Well, these examples motivate the kinds of things these nice categorical properties allow us to do, but Diff wouldn’t deserve to be called a category of “smooth spaces” (Souriau’s original name for them) if they didn’t allow a notion of smooth maps, which is the basis for most of what we do with manifolds: smooth paths, derivatives of curves, vector fields, differential forms, smooth cohomology, smooth bundles, and the rest of the apparatus of differential geometry.  As with manifolds, this notion of smooth map ought to get along with the usual notion for \mathbb{R}^n in some sense.

Smooth Spaces

Thus, a smooth (i.e. diffeological) space consists of:

  • A set X (of “points”)
  • A set \{ f : U \rightarrow X \} (of “plots”) for every n and open U \subset \mathbb{R}^n such that:
  1. All constant maps are plots
  2. If f: U \rightarrow X is a plot, and g : V \rightarrow U is a smooth map, f \circ g : V \rightarrow X is a plot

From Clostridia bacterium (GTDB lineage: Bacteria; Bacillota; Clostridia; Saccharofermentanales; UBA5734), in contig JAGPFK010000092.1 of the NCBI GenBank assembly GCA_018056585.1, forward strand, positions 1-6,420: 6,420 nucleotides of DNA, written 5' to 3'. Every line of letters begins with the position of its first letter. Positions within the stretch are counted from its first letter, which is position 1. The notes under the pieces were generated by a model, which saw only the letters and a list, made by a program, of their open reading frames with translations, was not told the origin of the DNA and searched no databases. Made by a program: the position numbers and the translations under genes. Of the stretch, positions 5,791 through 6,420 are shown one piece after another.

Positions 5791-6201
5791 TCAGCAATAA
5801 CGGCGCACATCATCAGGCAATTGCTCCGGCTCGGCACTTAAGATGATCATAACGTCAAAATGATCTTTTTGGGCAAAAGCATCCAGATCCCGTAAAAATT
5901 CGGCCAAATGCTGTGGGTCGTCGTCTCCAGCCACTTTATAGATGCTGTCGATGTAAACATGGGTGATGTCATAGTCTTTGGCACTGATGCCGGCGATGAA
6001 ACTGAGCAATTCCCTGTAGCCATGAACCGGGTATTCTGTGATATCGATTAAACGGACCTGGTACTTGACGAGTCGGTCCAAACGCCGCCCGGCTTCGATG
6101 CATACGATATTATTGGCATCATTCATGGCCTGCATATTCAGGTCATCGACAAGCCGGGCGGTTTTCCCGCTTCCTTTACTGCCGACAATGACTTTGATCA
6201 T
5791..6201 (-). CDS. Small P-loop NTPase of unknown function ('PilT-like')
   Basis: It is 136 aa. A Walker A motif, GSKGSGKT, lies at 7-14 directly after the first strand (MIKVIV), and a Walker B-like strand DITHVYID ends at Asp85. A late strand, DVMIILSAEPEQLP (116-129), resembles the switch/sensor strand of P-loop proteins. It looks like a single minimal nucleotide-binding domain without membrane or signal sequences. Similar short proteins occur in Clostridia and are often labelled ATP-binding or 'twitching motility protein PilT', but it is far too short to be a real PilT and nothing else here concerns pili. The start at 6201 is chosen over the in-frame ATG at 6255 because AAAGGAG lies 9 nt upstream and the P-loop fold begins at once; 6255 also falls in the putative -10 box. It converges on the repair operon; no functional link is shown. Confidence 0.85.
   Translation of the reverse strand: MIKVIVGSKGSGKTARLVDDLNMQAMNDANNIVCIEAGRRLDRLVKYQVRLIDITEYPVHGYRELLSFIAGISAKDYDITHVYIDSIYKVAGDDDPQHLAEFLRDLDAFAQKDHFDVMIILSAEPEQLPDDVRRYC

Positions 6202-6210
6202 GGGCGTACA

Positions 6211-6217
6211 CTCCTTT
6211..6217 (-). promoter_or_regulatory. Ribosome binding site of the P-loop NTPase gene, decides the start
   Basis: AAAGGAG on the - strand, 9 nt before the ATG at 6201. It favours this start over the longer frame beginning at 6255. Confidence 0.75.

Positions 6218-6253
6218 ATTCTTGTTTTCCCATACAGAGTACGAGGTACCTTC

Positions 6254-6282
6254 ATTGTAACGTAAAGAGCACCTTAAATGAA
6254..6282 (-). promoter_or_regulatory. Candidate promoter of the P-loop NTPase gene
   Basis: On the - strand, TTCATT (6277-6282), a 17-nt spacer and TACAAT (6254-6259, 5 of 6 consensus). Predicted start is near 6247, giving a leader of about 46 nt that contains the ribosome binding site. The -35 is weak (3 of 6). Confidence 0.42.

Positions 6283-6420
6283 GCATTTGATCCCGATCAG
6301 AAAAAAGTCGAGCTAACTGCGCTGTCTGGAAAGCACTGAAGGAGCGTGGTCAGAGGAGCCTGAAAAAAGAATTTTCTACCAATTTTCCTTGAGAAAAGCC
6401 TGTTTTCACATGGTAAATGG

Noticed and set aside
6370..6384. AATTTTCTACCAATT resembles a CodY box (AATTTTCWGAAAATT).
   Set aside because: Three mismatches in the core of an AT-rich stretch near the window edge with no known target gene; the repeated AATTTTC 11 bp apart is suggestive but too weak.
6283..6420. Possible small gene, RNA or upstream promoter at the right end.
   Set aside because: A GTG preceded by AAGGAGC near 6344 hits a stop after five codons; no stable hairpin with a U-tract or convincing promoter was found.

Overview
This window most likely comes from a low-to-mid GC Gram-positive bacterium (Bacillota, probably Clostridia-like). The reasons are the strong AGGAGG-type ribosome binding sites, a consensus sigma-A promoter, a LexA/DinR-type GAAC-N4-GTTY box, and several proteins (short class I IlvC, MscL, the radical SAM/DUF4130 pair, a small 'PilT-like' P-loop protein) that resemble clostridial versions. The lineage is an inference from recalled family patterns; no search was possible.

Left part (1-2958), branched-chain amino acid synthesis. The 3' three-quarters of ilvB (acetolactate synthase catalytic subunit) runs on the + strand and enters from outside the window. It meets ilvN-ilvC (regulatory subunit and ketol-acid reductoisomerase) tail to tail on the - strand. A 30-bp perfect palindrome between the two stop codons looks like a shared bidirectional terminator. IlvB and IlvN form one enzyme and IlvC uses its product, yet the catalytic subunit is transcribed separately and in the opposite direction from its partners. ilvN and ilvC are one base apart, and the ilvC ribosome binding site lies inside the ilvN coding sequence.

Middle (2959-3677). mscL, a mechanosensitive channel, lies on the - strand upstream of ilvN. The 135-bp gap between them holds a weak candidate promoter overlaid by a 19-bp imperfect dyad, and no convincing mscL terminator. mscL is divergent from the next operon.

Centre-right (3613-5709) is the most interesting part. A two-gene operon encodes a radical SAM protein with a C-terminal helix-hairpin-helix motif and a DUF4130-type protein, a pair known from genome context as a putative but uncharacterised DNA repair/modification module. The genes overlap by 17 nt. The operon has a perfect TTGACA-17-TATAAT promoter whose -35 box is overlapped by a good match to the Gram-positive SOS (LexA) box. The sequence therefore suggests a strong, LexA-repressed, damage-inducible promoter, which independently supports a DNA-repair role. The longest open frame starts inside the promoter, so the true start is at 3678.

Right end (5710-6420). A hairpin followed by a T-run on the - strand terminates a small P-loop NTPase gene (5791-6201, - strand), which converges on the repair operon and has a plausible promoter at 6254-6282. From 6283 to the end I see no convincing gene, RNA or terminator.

3. If \{ g_i : U_i \rightarrow U\} is an open cover of U, and f : U \rightarrow X is a map, whose restrictions f \circ g_i : U_i \rightarrow X are all plots, so is f

A smooth map between smooth spaces is one that gets along with all this structure (i.e. the composite with every plot is also a plot).

These conditions mean that smooth maps agree with the usual notion in \mathbb{R}^n, and we can glue together smooth spaces to produce new ones.  A manifold becomes a smooth space by taking all the usual smooth maps to be plots: it’s a full subcategory (we introduce new objects which aren’t manifolds, but no new morphisms between manifolds).  A choice of a set of plots for some space X is a “diffeology”: there can, of course, be many different diffeologies on a given space.